Journal Article CRISPR/Cas9 system targeting regulatory genes of HIV-1 inhibits viral replication in infected T-cell cultures

Ophinni, Youdiil  ,  Inoue, Mari  ,  Kotaki, Tomohiro  ,  Kameoka, Masanori

8p.7784 , 2018-05-17 , Nature Publishing Group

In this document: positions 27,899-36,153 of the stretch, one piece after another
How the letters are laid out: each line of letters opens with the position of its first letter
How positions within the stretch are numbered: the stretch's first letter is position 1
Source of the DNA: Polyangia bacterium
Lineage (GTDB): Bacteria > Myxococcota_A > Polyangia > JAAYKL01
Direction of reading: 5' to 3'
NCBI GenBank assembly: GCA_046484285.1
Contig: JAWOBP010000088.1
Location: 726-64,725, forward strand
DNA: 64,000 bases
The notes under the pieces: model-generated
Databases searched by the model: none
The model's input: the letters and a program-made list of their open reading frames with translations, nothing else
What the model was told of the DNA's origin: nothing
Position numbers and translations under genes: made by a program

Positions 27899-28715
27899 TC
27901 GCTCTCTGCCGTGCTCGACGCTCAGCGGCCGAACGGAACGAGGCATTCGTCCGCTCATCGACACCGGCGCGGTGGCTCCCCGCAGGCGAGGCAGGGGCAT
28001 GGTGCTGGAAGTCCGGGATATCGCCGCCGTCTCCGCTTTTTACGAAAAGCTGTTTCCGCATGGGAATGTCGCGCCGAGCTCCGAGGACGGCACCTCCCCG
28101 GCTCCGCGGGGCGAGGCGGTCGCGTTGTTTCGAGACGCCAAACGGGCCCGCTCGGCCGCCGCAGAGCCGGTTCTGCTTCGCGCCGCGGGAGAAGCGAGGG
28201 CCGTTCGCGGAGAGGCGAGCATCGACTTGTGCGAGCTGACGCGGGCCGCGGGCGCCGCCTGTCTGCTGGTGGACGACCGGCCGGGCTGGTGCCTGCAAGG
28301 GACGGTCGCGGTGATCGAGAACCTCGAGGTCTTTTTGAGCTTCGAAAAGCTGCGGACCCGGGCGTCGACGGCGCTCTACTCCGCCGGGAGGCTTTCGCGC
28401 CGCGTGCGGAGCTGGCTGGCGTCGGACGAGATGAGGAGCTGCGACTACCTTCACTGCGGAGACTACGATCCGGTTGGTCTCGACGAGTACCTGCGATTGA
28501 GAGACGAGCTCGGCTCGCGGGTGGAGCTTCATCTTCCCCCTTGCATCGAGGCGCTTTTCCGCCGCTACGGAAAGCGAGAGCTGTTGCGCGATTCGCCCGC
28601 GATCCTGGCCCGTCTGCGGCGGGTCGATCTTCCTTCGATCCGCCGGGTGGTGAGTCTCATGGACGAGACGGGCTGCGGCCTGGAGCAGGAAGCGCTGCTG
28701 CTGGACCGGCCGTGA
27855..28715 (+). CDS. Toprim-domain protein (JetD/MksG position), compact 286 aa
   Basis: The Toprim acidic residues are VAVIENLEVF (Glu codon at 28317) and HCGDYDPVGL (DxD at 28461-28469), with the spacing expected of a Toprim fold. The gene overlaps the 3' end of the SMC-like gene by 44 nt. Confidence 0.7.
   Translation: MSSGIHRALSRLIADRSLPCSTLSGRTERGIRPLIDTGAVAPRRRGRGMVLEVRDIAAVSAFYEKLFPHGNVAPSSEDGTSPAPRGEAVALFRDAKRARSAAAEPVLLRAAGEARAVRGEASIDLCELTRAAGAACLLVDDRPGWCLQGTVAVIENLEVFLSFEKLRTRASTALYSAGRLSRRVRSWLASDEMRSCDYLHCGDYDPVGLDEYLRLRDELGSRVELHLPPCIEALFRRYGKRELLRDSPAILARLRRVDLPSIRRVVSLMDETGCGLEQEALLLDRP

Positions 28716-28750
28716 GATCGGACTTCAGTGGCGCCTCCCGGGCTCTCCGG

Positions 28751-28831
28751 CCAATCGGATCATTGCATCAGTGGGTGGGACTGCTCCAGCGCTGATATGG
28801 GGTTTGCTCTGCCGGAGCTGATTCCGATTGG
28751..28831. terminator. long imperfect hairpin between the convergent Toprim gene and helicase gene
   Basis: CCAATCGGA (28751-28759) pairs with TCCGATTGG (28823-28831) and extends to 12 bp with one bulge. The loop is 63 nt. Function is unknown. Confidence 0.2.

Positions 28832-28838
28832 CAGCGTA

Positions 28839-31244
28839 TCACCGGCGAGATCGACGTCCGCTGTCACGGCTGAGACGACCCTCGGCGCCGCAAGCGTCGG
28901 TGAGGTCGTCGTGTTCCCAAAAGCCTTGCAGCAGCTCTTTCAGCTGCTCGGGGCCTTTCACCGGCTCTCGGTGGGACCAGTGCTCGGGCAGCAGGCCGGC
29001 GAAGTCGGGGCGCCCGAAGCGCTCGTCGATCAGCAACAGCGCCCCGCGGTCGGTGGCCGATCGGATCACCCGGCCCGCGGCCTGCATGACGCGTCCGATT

The CRISPR/Cas9 system provides a novel and promising tool for editing the HIV-1 proviral genome. We designed RNA-guided CRISPR/Cas9 targeting the HIV-1 regulatory genes tat and rev with guide RNAs (gRNA) selected from each gene based on CRISPR specificity and sequence conservation across six major HIV-1 subtypes. Each gRNA was cloned into lentiCRISPRv2 before co-transfection to create a lentiviral vector and transduction into target cells. CRISPR/Cas9 transduction into 293T and HeLa cells stably expressing Tat and Rev proteins successfully abolished the expression of each protein relative to that in non-transduced and gRNA-absent vector-transduced cells. Tat functional assays showed significantly reduced HIV-1 promoter-driven luciferase expression after tat-CRISPR transduction, while Rev functional assays revealed abolished gpl20 expression after rev-CRISPR transduction. The target gene was mutated at the Cas9 cleavage site with high frequency and various indel mutations. Conversely, no mutations were detected at off-target sites and Cas9 expression had no effect on cell viability. CRISPR/Cas9 was further tested in persistently and latently HIV-l-infected T-cell lines, in which p24 levels were significantly suppressed even after cytokine reactivation, and multiplexing all six gRNAs further increased efficiency. Thus, the CRISPR/Cas9 system targeting HIV-1 regulatory genes may serve as a favorable means to achieve functional cures.

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